15 X-Men References & Easter Eggs In The MCU So Far

Warning! Contains spoilers for The Marvels While the X-Men are on their way to the MCU at some point in the future, Marvel Studios has still managed to sneak in a number of references to mutants into the ever-growing shared universe. Since 2008’s Iron Man kicked off the MCU movie timeline, has introduced hundreds of characters from the Marvel universe to help flesh out their interconnected multiverse. However, back when Marvel Studios was still fresh, they didn’t have access to significant characters like Spider-Man, the Fantastic Four, and the X-Men. Before Disney acquired 21st Century Fox, the word “mutant” could never even be said in a Marvel movie or TV show (let alone referencing the X-Men), and characters that both studios shared had access to had to be retooled for the respective universes.

However, things have changed for the better, as the Fantastic Four and X-Men rights have come into Marvel Studios’ possession. There’s no concrete news on the MCU’s X-Men movie yet, but it’s only a matter of time. Even if the X-Men haven’t been on-screen alongside the Avengers, the MCU has cleverly had a handful of nods to the beloved mutants. Marvel Studios didn’t break any of the rules binding their old legal agreement with Fox, but they have still managed to plant a number of X-Men references and Easter eggs throughout the Infinity Saga and the ongoing Multiverse Saga timeline.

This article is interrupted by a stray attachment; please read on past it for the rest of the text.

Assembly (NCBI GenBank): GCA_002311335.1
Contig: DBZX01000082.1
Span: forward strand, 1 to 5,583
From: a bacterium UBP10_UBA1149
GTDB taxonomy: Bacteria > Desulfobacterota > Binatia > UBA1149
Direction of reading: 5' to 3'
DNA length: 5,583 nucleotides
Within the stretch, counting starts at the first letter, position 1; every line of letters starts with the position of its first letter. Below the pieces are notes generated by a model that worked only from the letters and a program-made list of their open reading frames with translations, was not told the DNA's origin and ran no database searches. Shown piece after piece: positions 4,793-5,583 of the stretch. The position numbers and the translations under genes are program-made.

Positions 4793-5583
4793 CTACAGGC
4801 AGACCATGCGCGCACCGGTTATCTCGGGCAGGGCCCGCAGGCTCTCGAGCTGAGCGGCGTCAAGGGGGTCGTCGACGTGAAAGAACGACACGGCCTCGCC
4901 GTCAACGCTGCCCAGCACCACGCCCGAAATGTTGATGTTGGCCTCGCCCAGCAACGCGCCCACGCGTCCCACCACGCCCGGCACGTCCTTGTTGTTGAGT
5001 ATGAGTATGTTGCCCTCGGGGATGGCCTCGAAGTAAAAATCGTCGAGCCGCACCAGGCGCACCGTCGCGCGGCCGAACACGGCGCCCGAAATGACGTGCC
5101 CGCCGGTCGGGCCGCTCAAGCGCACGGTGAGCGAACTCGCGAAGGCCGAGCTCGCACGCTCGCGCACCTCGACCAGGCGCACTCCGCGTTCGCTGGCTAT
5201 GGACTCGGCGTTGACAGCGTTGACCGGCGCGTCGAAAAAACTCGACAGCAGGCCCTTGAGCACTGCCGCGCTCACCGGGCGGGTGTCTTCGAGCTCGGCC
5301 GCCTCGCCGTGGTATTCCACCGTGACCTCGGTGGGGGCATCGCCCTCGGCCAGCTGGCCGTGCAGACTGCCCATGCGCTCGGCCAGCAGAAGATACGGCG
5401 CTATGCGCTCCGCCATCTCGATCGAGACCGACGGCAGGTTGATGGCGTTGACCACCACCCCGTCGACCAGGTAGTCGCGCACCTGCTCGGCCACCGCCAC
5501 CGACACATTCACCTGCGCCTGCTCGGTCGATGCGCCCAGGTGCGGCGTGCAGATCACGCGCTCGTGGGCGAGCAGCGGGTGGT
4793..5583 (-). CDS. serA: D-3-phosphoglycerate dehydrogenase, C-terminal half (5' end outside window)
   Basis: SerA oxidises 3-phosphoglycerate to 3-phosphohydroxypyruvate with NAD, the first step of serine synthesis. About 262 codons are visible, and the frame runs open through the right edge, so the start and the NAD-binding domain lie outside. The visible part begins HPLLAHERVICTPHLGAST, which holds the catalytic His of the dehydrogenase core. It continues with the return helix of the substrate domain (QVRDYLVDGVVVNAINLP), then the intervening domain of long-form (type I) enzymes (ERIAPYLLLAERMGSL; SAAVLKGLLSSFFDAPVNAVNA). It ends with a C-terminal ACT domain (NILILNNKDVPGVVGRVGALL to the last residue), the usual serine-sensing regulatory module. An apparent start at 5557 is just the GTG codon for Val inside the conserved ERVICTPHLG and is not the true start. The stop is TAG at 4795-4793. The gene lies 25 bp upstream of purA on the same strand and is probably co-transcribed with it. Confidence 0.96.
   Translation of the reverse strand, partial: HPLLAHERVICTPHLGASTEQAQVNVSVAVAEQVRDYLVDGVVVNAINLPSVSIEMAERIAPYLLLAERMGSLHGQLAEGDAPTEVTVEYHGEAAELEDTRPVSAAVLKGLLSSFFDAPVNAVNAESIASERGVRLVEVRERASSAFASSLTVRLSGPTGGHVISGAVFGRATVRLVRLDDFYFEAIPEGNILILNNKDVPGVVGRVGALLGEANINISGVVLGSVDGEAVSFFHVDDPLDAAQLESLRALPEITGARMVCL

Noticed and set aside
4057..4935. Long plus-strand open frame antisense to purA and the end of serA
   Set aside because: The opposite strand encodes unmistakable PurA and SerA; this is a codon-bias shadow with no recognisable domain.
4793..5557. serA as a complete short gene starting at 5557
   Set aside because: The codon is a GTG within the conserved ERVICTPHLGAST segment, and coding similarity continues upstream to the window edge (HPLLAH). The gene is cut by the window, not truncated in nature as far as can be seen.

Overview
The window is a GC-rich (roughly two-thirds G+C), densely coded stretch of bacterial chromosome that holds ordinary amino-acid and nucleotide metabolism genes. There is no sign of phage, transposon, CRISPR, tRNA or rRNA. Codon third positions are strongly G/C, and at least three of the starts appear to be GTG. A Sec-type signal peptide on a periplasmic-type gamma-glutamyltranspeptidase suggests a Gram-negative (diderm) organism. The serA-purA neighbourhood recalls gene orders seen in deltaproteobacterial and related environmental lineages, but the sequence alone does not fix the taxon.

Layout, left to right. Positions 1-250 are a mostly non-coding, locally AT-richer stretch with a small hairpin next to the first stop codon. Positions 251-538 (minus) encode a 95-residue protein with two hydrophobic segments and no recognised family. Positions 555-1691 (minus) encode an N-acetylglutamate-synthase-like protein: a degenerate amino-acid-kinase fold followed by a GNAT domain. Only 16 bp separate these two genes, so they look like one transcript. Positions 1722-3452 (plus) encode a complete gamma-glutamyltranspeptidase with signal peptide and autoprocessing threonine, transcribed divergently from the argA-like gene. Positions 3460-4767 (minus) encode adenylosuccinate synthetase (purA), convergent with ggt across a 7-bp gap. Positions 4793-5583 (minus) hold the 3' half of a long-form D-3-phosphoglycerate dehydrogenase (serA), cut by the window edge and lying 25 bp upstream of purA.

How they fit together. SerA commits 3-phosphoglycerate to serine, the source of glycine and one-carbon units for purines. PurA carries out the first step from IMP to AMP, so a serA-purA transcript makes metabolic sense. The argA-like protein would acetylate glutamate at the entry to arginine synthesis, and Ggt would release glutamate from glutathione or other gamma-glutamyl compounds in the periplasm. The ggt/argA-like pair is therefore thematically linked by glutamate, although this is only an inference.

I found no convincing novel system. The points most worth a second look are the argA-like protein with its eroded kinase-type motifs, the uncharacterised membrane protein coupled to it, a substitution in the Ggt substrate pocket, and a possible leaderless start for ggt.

Related: Every Marvel Cinematic Universe Movie Ranked Worst To Best

15 Wolverine’s Weapon X Connects To Captain America

The Incredible Hulk (2008)

william hurt as general ross in the incredible hulk

The MCU’s first X-Men reference was a blink-and-you’ll-miss-it nod to Wolverine’s past in early franchise black sheep, The Incredible Hulk. In the second MCU movie, Thunderbolt Ross’s (William Hurt) plan to capture the Hulk see him give Emil Blonsky’s (Tim Roth) a modified version of the Super Serum formula, creating The Abomination. A closer look at the villain’s origin sequence reveals that the serum was produced by Stark Industries in conjunction with Dr. Abraham Erskine (Stanley Tucci). Most interestingly, the experimental program is revealed to have been called “Weapons Plus”, the same one from Marvel Comics that gave Wolverine (Weapon X) his iconic Adamantium exo-skeleton.

14 Dr Erik Selvig’s Research Reveals The Fault

Thor: The Dark World (2013)

Erik Selvig Dark World Chalkboard

2013’s Thor: The Dark World managed to sneak in an X-Men reference that likely didn’t get noticed by a lot of mainstream audiences. During the latter half of the Thor sequel, an absurd scene with Dr. Erik Selvig actually has an Easter egg that is one of those blink-or-you’ll-miss-it nods. As his mind isn’t all together just yet, Dr. Selvig is rambling and explaining to the other patients about celestial events that are written on his blackboard. While most of it may be gibberish to some, there is one in particular that has a connection to the Marvel Universe, and that is X-Men Easter egg the Fault.